Adams, John Quincy. The Birth of Mormonism. Boston: The Gorham Press, 1916. First Edition. 
Gray cloth wth dark blue titles, 5 1/4 x 7 1/2 inches, 106 pp., brief marginal ink strokes or underlining here and there. Former owner's signatures on front end papers, ex Bible college library with minimal markings - two labels and an ink name stamp on the ffep. Library label cleanly removed from spine, no other library markings. Good. Hardcover.
Flake 23; Parry A.013.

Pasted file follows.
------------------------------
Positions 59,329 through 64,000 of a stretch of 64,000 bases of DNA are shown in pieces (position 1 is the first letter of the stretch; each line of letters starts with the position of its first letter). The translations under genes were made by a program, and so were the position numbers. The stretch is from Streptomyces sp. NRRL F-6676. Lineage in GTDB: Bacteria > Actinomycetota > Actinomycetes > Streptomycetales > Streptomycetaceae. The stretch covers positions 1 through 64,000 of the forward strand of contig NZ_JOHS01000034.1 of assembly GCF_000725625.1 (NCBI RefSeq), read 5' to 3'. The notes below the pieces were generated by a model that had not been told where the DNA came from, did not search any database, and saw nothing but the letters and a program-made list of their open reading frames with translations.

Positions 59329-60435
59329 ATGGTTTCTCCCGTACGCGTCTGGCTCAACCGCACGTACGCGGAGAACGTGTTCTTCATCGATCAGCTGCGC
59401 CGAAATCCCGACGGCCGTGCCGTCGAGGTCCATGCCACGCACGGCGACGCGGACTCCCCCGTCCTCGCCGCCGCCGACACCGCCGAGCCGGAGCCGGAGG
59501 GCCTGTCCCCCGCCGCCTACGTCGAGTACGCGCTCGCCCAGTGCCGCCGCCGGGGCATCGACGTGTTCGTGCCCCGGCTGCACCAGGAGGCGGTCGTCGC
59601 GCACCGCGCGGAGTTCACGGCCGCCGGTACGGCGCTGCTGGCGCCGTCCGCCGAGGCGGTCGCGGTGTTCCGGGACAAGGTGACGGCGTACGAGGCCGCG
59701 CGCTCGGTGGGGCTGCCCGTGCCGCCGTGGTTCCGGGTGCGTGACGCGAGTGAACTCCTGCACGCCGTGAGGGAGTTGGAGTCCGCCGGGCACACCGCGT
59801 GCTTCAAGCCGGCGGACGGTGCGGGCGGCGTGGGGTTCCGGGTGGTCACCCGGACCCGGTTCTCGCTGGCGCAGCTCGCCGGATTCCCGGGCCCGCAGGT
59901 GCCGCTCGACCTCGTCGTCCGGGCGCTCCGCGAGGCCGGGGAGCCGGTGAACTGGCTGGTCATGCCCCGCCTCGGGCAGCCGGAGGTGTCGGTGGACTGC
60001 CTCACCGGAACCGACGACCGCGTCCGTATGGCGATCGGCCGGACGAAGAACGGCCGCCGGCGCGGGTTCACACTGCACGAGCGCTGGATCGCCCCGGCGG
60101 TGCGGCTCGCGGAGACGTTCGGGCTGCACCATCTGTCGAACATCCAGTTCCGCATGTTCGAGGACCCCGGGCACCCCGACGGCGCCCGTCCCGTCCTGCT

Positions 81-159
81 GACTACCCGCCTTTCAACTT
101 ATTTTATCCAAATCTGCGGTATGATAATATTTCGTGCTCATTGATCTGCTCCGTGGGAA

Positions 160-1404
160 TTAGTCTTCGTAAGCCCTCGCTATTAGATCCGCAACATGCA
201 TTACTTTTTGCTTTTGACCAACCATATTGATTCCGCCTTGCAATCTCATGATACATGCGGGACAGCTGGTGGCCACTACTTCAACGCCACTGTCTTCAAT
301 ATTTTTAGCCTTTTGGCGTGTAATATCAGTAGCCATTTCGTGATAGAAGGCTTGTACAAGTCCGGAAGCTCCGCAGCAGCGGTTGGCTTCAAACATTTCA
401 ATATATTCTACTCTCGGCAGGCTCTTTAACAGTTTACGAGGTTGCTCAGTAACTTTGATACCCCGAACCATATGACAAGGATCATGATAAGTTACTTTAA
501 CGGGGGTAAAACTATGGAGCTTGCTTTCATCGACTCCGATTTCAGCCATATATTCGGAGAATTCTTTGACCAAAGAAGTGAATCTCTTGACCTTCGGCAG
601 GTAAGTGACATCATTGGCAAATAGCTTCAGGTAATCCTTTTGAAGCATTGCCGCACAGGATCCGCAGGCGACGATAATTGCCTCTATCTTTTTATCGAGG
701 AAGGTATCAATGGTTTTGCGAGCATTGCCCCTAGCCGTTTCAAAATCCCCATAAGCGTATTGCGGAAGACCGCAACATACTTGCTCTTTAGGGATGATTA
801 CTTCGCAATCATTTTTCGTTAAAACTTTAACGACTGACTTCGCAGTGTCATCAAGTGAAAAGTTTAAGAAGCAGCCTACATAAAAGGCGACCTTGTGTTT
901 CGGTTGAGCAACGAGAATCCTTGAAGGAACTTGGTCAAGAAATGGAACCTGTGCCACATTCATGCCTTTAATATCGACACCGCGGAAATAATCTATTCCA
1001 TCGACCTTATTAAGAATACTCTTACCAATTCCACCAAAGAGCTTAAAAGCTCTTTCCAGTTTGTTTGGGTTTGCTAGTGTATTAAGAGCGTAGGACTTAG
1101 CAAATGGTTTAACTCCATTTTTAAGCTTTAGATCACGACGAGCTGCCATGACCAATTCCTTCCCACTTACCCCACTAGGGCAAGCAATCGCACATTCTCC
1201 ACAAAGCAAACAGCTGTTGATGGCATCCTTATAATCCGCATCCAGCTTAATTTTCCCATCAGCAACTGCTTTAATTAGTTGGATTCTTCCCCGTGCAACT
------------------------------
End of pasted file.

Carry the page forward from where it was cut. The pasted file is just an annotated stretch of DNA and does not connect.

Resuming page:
"This slender volume, penned in moods similar to those enjoyed by a greater John Quincy Adams when he was berating his enemies in his Memoirs, is a religious tract the purpose of which is set forth in the preface as follows: 'It is sent forth with the hope that it will help to remove the moral menace to and blot upon our country - the greatest religious fraud of the nineteenth century, if not of all time.' Having proclaimed his thesis, the author selects topics for discussion: Joseph Smith, jr., and his golden plates, the translation and publication of the Book of Mormon, the organization of the church, the witnesses, Oliver Cowdery, David Whitmer, and Martin Harris, and the contents and origin of the Book of Mormon and the doctrines and covenants. The last twenty pages of the book contain a bibliography, an extract from the Nauvoo Expositor, and a description of Joseph Smith, Jr., from the Saint Louis Weekly Gazette, of May 18, 1844." - Thomas Maitland Marshall, Journal of American History, Volume 4, Issue 1, June 1917.